Humans May Not Be Able to Reproduce Naturally Much Longer, Scientist Warns

Everyday chemicals are threatening the future of human fertility

Photo: Peter Dazeley/Getty Images

Many men today have just half the number of sperm their grandfathers had. The shocking discovery was published in 2017 by Shanna Swan, PhD, an environmental and reproductive epidemiologist at the Icahn School of Medicine at Mount Sinai in New York.

After analyzing 185 studies involving nearly 45,000 healthy men, Swan and her team found that over the past four decades, sperm counts among men in Western countries had dropped by more than 50%.

Why the huge decline? Swan says many factors are at play — alcohol use, smoking, body weight, and a lack of exercise are a few. But she has zeroed in on another, more insidious cause: exposure to common chemicals that interfere with the body’s production of hormones.

Swan has been studying these so-called endocrine disruptors for the past 30 years. And it turns out men’s sperm isn’t the only thing they affect: They may be changing human sexual development and reproduction in broader ways, too. In girls, exposure to such chemicals has been linked to earlier onset of puberty. Women, meanwhile, are experiencing a decline in egg quality and more miscarriages.

In a new book, Count Down: How Our Modern World Is Threatening Sperm Counts, Altering Male and Female Reproductive Development, and Imperiling the Future of the Human Race, Swan outlines the hidden damage these chemicals are having on our fertility and why we must act now to prevent them from causing further damage.

In the book, she makes a provocative claim: Humans may not have the ability to reproduce naturally for much longer. She estimates that by 2050, a large portion of the global population will need assisted reproductive technology to procreate. I talked to Swan to learn more about these chemical exposures and what can be done to avert an infertile future.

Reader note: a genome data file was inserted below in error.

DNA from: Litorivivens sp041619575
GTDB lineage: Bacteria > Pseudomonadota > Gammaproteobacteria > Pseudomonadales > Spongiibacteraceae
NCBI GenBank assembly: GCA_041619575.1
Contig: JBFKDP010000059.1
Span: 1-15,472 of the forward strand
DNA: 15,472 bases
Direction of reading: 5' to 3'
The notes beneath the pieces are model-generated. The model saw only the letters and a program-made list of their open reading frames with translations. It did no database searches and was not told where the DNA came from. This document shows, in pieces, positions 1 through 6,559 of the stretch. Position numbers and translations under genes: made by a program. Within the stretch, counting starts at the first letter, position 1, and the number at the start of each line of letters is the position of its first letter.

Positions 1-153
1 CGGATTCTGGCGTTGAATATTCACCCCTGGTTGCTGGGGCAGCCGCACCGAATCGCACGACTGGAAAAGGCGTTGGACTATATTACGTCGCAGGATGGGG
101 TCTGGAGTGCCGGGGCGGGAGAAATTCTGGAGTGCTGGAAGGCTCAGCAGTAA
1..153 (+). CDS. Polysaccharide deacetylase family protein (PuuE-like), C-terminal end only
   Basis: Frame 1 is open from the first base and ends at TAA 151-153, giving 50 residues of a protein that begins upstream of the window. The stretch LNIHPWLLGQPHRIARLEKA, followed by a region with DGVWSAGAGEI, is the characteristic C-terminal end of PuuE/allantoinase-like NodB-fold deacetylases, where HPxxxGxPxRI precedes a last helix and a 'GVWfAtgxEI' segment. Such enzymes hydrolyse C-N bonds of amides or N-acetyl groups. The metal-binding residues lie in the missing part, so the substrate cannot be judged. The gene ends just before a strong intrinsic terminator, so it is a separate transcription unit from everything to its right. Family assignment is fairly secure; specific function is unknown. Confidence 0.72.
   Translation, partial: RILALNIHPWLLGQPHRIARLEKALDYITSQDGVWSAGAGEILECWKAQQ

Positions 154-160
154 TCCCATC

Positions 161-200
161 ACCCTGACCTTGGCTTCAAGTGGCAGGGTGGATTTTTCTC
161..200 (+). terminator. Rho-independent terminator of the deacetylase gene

This interview has been edited for length and clarity.

Future Human: What are these endocrine-disrupting chemicals your book focuses on?

Shanna Swan: We’re talking about hundreds, if not thousands — because most of them haven’t been tested — of chemicals that are in our daily lives. The endocrine disruptors that I have studied the most are the phthalates. It’s a big class of chemicals. Several of them make plastics soft and flexible. Others have the ability to promote absorption and retention. They’re put in personal care products. For instance, they help hand lotion go through your skin, and they help the smell get into your nose. They also help the pesticides get to the plant. They’re added to many, many products.

The most common source of exposure to phthalates is food. That’s kind of surprising, but that’s because phthalates are in all soft tubing and soft coverings used to process and package food. Heat combined with food is a bad combination in the presence of phthalates. They have many impacts on humans, and the one that I am most concerned about is their ability to lower testosterone.

Then there’s the bisphenols, which are compounds that act on estrogen, as opposed to the phthalates, which act on testosterone. They make plastics hard. They’re found in baby bottles, drinking water bottles, and other products. The most familiar is BPA but there are substitutes like BPS, BPF, and so on.